Thursday, March 2, 2017

Op-Ed: China No longer controls the price of Bitcoin

For a long time, China was the elephant in the room. The influence of the 2nd largest economy on Bitcoin was unsettling, deeply misunderstood and widely discussed. 61% of the mining power that secures the Bitcoin blockchain network is based out of the mainland, and up until recently, media reports cited over 90% of Bitcoin trading volumes were on Chinese Bitcoin exchanges. The mainland has largely fueled the past 18 months of a massive bull run that topped at $1139 on Thursday January 5.

The effect of China’s dominance on Bitcoin’s volatility has been a recurring theme over the past 3 years, and on January 5 it was no different. An official PBOC statement confirmed rumours of a private meeting featuring officials from China’s Central Bank (PBOC) and the largest Bitcoin exchange operators. Within 4 hours, Bitcoin shed off 20% to a $754 low.

As Chinese officials tightened capital control as part of their ongoing devaluation policy, capital had found its way into Bitcoin. A 7% devaluation of the Yuan by PBOC in the preceding months had escalated trading in the digital currency. Bitcoin’s fixed monetary supply, free from government control, was a safe haven for speculators and doubled up as a conduit for bypassing foreign exchange quotas.
China’s increasing trading volumes

On a day like January 12, OkCoin, Huobi and BTCC, China’s top 3 exchanges, reported a 30 day trade volume of 186.3 million BTC. This figure represented 98.3% of global, a worrying statistic for the bitcoin industry. Coinbase CEO Brian Armstrong, attributed this often cited figure as a cover up for China’s fake volumes.

Back in 2013, BTCC and OKCoin pioneered a zero fee trading policy as a strategy to on board traders. This policy encouraged frictionless trading, quickly becoming a model for other exchanges to follow. An arms across Chinese bitcoin exchanges heralded an era of zero trading fees. On these exchanges, traders could trade back and forth with themselves, using 2 accounts registered under the same name. Traders could also write simple scripts to execute bot trading. All it took to generate 500 BTC volumes with no price movement, was an account balance of 1 BTC while trading 500 times in a day. Simulating multiple trades gave the appearance of robust volumes, which appealed to both domestic and international traders. Over the next 2 years, BTC/RMB trading volumes gradually replaced the US dollar.

There was not much point in relying on trading data from China. In fact, there are no agreements or standards on how to price Bitcoin. In addition to unreliable volumes, Yuan prices on the mainland are decoupled from dollar prices on European and US exchanges. Comparing the two is like stacking up oranges against apples. Data vendors like Bitcoin Average, made up for this error by adjusting their price index by weighted volumes that excluded Chinese data.

When it comes to bitcoin, calculating the share of trading volumes for any region, country or currency is a pain. At any one time, it is traded on peer to peer marketplaces, over the counter (OTC) trading desks and bitcoin exchanges. While exchanges set the prices, significant volumes happen off exchanges. According to Neil Woodfine, writing on How Chinese is Bitcoin, realistic estimates place China’s share between 50% – 80% of global volumes.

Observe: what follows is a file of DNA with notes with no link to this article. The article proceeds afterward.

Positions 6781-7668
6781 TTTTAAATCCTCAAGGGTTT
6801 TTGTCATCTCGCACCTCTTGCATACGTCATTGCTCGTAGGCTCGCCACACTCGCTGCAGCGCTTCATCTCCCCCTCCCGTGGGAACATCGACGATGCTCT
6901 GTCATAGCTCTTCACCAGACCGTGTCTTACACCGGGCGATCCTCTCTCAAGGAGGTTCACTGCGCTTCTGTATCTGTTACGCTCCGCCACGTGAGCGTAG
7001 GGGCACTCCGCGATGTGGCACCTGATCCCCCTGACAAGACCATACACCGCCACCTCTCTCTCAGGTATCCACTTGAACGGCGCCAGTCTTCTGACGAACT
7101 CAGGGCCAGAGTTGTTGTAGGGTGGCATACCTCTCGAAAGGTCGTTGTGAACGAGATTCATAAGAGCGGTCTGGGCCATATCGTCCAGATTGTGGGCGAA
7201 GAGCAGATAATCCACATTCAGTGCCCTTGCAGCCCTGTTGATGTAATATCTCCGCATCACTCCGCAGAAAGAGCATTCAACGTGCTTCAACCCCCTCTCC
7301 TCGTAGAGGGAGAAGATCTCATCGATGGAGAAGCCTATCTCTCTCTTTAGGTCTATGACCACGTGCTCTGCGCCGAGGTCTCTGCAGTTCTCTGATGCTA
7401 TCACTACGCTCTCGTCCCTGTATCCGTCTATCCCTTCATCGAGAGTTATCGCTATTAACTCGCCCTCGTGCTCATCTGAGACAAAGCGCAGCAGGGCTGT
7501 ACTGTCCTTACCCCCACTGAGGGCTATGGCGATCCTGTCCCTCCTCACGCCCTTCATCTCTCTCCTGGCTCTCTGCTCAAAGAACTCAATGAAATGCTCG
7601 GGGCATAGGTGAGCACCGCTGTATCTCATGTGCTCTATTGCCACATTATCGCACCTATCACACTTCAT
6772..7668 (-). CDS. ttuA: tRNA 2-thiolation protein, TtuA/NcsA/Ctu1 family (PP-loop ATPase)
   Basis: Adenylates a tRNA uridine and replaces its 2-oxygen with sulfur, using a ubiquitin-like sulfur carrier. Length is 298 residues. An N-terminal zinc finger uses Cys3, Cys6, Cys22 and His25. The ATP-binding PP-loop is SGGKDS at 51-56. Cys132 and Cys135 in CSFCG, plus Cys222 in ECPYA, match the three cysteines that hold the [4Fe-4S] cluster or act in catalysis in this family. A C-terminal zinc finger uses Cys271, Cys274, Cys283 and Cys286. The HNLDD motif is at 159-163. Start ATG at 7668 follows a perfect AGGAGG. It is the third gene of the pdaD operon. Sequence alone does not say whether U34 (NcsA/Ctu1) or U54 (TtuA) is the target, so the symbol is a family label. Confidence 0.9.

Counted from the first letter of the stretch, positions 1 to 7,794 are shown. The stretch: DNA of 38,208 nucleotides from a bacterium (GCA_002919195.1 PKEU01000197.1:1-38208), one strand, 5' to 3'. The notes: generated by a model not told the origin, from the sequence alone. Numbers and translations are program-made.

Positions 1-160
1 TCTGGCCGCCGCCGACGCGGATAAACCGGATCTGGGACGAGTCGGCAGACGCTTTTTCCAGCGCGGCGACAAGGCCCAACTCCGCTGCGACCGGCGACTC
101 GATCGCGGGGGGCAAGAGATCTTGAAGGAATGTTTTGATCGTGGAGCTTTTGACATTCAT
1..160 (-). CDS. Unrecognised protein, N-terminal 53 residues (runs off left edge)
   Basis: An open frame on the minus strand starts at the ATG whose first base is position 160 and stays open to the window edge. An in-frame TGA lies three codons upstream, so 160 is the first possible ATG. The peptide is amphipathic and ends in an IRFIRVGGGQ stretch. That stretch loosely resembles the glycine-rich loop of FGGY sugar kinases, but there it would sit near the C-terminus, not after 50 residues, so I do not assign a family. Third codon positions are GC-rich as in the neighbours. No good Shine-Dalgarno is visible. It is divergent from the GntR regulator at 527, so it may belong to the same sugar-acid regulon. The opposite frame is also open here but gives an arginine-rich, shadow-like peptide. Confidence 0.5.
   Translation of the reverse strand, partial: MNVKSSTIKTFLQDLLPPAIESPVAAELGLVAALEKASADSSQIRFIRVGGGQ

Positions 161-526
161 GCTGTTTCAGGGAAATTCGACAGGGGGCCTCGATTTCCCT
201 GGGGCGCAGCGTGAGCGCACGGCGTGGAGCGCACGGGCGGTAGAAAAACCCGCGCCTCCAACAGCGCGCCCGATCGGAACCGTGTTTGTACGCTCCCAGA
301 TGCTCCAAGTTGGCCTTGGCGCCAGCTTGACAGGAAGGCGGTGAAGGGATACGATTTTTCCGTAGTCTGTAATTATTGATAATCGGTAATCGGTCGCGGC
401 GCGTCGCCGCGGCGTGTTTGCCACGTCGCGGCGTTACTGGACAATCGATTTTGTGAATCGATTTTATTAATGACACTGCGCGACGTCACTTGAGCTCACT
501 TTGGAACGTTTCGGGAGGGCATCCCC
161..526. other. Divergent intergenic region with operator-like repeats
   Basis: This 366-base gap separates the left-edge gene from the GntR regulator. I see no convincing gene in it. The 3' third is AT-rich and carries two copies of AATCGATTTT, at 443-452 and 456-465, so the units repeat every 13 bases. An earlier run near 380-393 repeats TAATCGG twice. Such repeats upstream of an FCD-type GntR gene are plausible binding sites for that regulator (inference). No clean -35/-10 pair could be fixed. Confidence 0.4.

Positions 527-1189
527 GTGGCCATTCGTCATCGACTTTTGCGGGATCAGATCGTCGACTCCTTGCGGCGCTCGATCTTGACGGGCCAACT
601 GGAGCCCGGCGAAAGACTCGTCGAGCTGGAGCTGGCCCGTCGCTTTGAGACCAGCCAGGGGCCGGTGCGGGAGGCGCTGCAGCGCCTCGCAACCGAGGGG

After PBOC’s intervention, exchanges took the liberty to implement a fee policy and cut down on margin trading activities. OkCoin, Huobi and BTCC introduced

“a flat 0.2% fee to further curb market manipulation and extreme volatility.” according to ZeroHedge. Immediately after the announcement,

“One-hour volume at OkCoin fell 89% to 1,026 bitcoins at 1 p.m. local time, from 10,062 during the same period on Monday, according to the venue’s website. Huobi and BTC China saw declines of 92% and 82% respectively.”

A surprise inspection by PBOC Officials on January 9th reiterated Shanghai’s intention to rein in suspicious activities via the digital currency. Any exchange found contravening anti money laundering and forex exchange regulations would risk shutdown.

The Price of Bitcoin is Not Dependent on China

The tide seems to have shifted. Since January’s $1139 18 month high, Bitcoin has made a new historical high, trading at $1231 on Bitstamp as at writing this. This time, the all time high has nothing to do with China. An upcoming board decision by the SEC is set to approve or decline a proposed Bitcoin Trust ETF by a March 11 deadline, one of 3 in the pipeline. Attention has shifted to the United States, where an approval could spark a $300 million flow into the ETF.

China’s central bank’s actions has had an impact on Bitcoin Yuan prices. Prices in renminbi now lag US dollar prices by a 3%-5% discount; a far cry from the premiums before the clamp down. In the past 30 days, OkCoin, Huobi and BTC China have had a combined share of 52% of global volumes, down from the exaggerated 98% 5 weeks ago as per bitcoinity charts. China no longer controls the price of Bitcoin.

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